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Ex-HS2 manager reveals route design complexities

Delta junction hs2

A former High Speed 2 (HS2) area manager has pinpointed two major challenges facing route designers working on the southern half of the project. 

Former HS2 Ltd area manager for country north Lee Fisher identified a junction just north of Birmingham Interchange Station and a section of the line in Lichfield as two of the trickiest challenges in the design process.  

This is despite the fact that Phase one of the route connecting London and Birmingham consists of seven bored tunnels totalling 41km in length, five green tunnels totalling 7.2km long, seven green portals totalling 1.2km and around 90km of cuttings and embankments and 85 viaducts.

Fisher told a Railway Civil Engineers Association seminar that challenges at Lichfield were exacerbated by a public petition against the initial designs. 

Initial designs presented in the hybrid bill, show the line crossing the West Coast Main Line (WCML) and the A38 road. This would have required taking the track over them and would have required embankments 15m high for a length of 10km. 

To get the construction materials on site, a large new WCML rail head would have been required. This is opposed by local residents objecting to the size and scale of the impact of construction.

“As we would have gone over the top of [the WCML and A38], some of these embankments would have been 15m high and that provided a technical challenge to design that high while still being capable of carrying a high speed railway,” Fisher added.

“There was a huge amount of pressure, understandably, from the people of Lichfield, who would have otherwise had an unobstructed view of the landscape, to lower the route underneath the WCML.”

In response to the petition, the line was lowered to go underneath the WCML and the A38. Raising the WCML was ruled out due to the amount of time it would have taken to carry out the work. Instead, a solution to jack a reinforced concrete tunnel section underneath the railway during Easter and Christmas is being taken forward.

The Highways Agency (now Highways England) had concerns about taking the line beneath the road with the depths available and clearance needed. Plans to lower the route also ran into public opposition. One local group – which was in the process of restoring a canal – raising concerns that the tunnelled route would put it at the same level as the canal.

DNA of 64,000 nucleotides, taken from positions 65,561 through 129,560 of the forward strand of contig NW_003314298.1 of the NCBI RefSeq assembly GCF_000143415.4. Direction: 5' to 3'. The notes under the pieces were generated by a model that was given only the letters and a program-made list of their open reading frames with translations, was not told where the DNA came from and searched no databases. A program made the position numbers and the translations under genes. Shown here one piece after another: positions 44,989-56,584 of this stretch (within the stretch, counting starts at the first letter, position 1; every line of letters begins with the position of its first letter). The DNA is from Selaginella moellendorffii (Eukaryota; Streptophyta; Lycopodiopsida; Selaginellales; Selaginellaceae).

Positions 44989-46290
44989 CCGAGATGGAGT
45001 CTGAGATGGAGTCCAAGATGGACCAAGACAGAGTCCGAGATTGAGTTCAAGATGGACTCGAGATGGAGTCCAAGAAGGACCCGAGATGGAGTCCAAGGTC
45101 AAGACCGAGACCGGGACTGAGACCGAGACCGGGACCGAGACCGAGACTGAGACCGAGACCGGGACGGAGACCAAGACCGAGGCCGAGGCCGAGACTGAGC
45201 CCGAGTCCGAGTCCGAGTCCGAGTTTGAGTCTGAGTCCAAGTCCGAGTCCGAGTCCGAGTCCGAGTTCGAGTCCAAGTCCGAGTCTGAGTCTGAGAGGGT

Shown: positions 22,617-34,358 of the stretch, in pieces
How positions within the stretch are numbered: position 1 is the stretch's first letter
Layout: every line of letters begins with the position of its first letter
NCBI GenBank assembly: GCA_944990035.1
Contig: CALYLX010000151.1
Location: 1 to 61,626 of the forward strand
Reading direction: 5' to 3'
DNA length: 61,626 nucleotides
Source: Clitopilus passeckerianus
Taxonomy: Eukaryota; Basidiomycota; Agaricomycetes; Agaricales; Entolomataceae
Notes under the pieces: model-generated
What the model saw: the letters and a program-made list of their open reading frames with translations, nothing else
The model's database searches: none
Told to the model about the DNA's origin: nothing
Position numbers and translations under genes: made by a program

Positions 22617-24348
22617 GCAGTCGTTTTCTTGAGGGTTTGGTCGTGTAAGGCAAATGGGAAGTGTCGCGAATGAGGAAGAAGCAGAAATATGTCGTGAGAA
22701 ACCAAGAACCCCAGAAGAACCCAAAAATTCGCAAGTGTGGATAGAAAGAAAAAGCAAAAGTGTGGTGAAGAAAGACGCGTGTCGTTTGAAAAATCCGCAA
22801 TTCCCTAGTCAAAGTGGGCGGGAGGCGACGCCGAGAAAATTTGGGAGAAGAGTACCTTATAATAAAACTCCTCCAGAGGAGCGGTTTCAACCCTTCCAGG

“This was an unusual situation of a local group objecting to lowering the route and we had to look very carefully at diverting the canal and moving it around to put the canal underneath the railway,” he said. 

The plan to divert the canal was welcomed by the opposition group, but it resulted in pumped drainage having to be installed, something which HS2 Ltd had orginally hoped to avoid as it will require ongoing maintenance.

The second design complexity that Fisher focused on was at Delta Junction in Birmingham. 

Delta Junction forms two spurs which branch off the main HS2 line between London and the North (see below). One will be for trains travelling between the Birmingham Curzon street terminus and the North, and the other will be fore trains travelling between Curzon Street and the South. The track arragenement covers a distance of around 10km

Trains will run through the junction in every direction every three minutes and the turnouts (switches) are being designed for speeds of 230km/h.

Delta junction overview

Delta junction overview

Fisher said that translating this complicated junction onto a real area proved particularly complicated. 

“We had to do a lot of work looking at the schematics that would work and that was quite a theoretical exercise because it is constrained in so many different ways and the curvatures of high speed line mean we are quite fixed and what we do,” he said. “This looked complicated, but when we put it into the real world, it took up a lot of space as it is 10km from end-to-end.”

To the south of Delta junction the team had to contend with a major road junction for the M6, M42, M6 toll and the links between them. Fisher said powerlines and a series of gas mains which serve Birmingham also had to be taken into consideration. The route also had to avoide the towns of Coleshill, Water Orton and the Birmingham suburbs.

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Readers' comments (1)

  • The simple solution to the 'delta' problem is to take the link into Birmingham out of Phase 1 altogether. It cannot be justified as a stand alone project and most users of HS2 will prefer to go to the Interchange Station' near the existing Birmingham International. As it is planned to extend the tram system to International, it would be relatively easy to extend it to the HS2 station.

    PS - why did they decide to call it 'Interchange' when most such stations are called 'Parkway'?

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